Turkey: 2013 Gezi Park Protests

Turkish protests show depth of anger against Erdogan

ISTANBUL — Barbaros Yesim has written his blood type, A-positive, on his right forearm.

On Tuesday in Taksim Square, where protests against the government raged for a fifth day, the 22-year-old demonstrator said the scribble in blue ink was a precaution against more police violence in clashes that have resulted in two deaths and more than 1,500 injuries since Friday.

The Washington Post, June 4, 2013

Mother of Turkish protester killed in Ankara: ‘Erdogan must resign’

Sayfi Sarisuluk saw her son, Ethem, alive for the last time on May 31.

The 26-year-old Turk, who worked at his brother’s welding business in Ankara, the capital city, was in good spirits, she said. He left the family house where he lived with his mother and his father – a retired literature teacher – along with two brothers and a sister, to join the demonstrations against the government of Recep Tayyip Erdogan.

The Sunday Telegraph, June 15, 2013

Supporters back Erdogan to ride out protests

ISTANBUL // Supporters of Recep Tayyip Erdogan say the country-wide protests against the Turkish prime minister will not affect his rule and could even strengthen his hand.

The National, June 8, 2013

The Struggle for the Heart of Istanbul

ISTANBUL — Thousands of anti-government demonstrators gathered in the center of Turkey’s largest city on Monday night, preparing to stand their ground against what they feared could be the imminent arrival of riot police.

Roads leading to Istanbul’s Taksim Square, known as the “center of centers” in the sprawling metropolis, remained blocked off by gutted vehicles and scraps of wood and metal, which the protesters moved to reinforce.

Foreign Policy, June 3, 2013

Turkey: Protests Reverberate in Anatolian Heartland

In using strong-armed tactics against his critics in Istanbul, Turkish Prime Minister Recep Tayyip Erdoğan has counted on the support of his political base, which is centered in Turkey’s Anatolia region. A visit to two strongholds of Erdoğan’s Justice and Development Party (AKP) suggest that while his backing in the conservative Turkish heartland is still strong, it’s potentially brittle.

EuraisaNet, June 12, 2013

Turkey: From Project to Project, from Protest to Protest

Even as Istanbul residents celebrated the reopening of Gezi Park, the small green space in the center of this city that sparked anti-government protests throughout Turkey last month, another demolition and another demonstration were busy getting underway. This time, gardens inside Istanbul’s old city walls that date back to the 6th century are the target. But will Gezi Park provide a lesson to shape both officials’ and protesters’ response?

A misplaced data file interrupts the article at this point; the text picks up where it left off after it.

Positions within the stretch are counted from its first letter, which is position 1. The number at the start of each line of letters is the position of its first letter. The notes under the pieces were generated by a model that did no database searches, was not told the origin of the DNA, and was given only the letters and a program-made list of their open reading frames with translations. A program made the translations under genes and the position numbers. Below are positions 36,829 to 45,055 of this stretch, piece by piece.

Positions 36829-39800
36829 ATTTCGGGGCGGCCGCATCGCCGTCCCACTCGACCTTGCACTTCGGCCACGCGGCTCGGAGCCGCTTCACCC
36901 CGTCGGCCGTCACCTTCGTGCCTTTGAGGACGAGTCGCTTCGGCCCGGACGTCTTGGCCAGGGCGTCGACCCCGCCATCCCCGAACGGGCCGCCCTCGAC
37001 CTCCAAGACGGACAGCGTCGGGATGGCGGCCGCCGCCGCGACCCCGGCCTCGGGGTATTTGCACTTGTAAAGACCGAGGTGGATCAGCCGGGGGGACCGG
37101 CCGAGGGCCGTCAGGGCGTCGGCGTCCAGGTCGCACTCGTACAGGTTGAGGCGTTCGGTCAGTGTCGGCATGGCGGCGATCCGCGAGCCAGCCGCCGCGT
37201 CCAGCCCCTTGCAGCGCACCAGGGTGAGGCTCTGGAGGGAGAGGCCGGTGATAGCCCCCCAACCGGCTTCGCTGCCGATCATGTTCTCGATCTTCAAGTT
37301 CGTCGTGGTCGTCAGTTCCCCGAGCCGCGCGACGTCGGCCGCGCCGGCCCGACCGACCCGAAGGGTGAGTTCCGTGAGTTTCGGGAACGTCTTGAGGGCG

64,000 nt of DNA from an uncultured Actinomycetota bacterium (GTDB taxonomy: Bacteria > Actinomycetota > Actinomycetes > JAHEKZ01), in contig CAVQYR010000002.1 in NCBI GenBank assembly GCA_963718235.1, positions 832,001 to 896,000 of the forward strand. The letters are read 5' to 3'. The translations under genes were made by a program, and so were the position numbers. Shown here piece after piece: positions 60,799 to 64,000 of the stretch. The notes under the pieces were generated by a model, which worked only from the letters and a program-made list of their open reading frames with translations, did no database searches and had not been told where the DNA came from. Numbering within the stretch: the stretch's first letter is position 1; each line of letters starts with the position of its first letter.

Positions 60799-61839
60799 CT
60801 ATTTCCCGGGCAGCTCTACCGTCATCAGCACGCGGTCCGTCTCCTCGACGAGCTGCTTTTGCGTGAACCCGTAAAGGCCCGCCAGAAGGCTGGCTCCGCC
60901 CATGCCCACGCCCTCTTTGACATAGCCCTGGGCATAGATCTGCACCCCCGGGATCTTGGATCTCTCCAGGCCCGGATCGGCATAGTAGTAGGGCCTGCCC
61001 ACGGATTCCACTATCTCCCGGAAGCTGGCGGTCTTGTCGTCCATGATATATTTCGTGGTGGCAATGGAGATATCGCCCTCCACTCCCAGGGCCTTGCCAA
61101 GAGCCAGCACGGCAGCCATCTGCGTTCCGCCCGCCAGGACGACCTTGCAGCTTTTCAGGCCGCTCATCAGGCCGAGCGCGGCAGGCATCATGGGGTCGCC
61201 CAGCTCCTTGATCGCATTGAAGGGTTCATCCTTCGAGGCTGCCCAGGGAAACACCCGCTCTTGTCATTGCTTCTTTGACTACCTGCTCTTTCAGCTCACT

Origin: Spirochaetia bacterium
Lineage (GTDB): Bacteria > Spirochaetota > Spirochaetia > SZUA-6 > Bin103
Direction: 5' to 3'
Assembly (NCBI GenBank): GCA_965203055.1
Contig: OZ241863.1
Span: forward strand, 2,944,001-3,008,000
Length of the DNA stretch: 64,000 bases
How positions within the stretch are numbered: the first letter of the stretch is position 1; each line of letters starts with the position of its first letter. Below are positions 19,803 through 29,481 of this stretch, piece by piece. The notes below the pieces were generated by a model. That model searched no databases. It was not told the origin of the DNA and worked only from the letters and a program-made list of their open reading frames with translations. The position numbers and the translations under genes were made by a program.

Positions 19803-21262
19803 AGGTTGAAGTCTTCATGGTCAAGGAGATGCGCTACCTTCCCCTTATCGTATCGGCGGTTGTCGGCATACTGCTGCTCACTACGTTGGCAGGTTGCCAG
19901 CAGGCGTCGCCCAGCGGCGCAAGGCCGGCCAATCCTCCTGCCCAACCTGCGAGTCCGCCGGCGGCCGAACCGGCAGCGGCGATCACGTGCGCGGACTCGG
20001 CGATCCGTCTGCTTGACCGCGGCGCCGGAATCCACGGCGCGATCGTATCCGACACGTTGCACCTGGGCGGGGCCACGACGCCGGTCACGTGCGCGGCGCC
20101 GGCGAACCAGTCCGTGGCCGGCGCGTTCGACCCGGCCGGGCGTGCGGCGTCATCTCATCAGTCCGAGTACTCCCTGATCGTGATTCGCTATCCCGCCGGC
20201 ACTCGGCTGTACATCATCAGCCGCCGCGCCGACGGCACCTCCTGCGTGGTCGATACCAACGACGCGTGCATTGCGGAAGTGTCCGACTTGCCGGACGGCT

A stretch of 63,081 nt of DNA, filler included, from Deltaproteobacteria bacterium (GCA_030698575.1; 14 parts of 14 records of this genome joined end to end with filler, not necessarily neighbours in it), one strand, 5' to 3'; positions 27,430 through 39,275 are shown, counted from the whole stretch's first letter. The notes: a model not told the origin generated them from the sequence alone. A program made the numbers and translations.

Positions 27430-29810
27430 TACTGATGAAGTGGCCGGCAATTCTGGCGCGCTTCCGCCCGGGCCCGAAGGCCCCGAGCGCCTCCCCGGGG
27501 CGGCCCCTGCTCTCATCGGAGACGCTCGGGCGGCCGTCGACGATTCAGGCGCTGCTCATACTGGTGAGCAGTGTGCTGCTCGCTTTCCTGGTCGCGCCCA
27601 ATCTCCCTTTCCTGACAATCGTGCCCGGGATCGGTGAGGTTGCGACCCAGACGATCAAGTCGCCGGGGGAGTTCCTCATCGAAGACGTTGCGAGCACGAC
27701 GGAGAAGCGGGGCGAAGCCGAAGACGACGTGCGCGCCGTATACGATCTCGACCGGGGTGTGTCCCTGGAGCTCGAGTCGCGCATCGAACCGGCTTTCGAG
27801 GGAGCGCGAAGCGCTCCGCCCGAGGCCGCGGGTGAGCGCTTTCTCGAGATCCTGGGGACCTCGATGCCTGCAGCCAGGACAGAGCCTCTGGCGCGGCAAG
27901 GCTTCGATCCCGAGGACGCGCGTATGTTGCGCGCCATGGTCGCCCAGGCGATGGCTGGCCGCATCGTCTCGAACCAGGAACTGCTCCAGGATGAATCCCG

EurasiaNet, July 8, 2013

Turkey: Will Tourism Prove Another Victim of Police Violence?

With the summer vacation season getting underway in Turkey, experts are wondering what the impact of Prime Minister Recep Tayyip Erdoğan’s crackdown on Gezi Park protesters will be on the country’s tourism sector.

EurasiaNet, June 21, 2013

Analysis: Turkey tumult and its consequences

Many are wondering what the crisis means in the long-term for Erdogan and his ruling Justice and Development Party (AKP). Is it a passing storm in the evolution of Turkish democracy, or will tensions become more entrenched?

Al-Jazeera, June 17, 2013

 

Of Taksim and Tantuni

The Greatest Cook in All of Istanbul was about to be beaten by a crowd of young anti-government demonstrators. In all fairness, he might have started the fight: he was in front of his establishment, located near Istanbul’s central Taksim Square, waving a broomstick to keep demonstrators away. He runs a joint that I call the Tantuni Place (actual name: Emine Ana Mersin Tantuni), and to me he is the Greatest Cook in All of Istanbul because he knows how to handle beef, grease, and tomatoes in the right proportions. But he did not express himself properly with the protestors, and if his own friends hadn’t dragged him back into the restaurant, it might have gotten violent.

Roads and Kingdoms, June 5, 2013

Turkey: Where Will the Protest Movement Go?

The mass protests that have swept Turkey in recent days seem to have a quicksand quality for Prime Minister Recep Tayyip Erdoğan: the more he moves to quash dissenting views, the more entangled he appears to be getting.

EurasiaNet, June 3, 2013

Turkish forces’ tactics under scrutiny as protest toll rises

ISTANBUL // The death toll from Turkey’s anti-government protests rose to five yesterday, raising fresh questions about the tactics of the security forces.

The National, July 11, 2013

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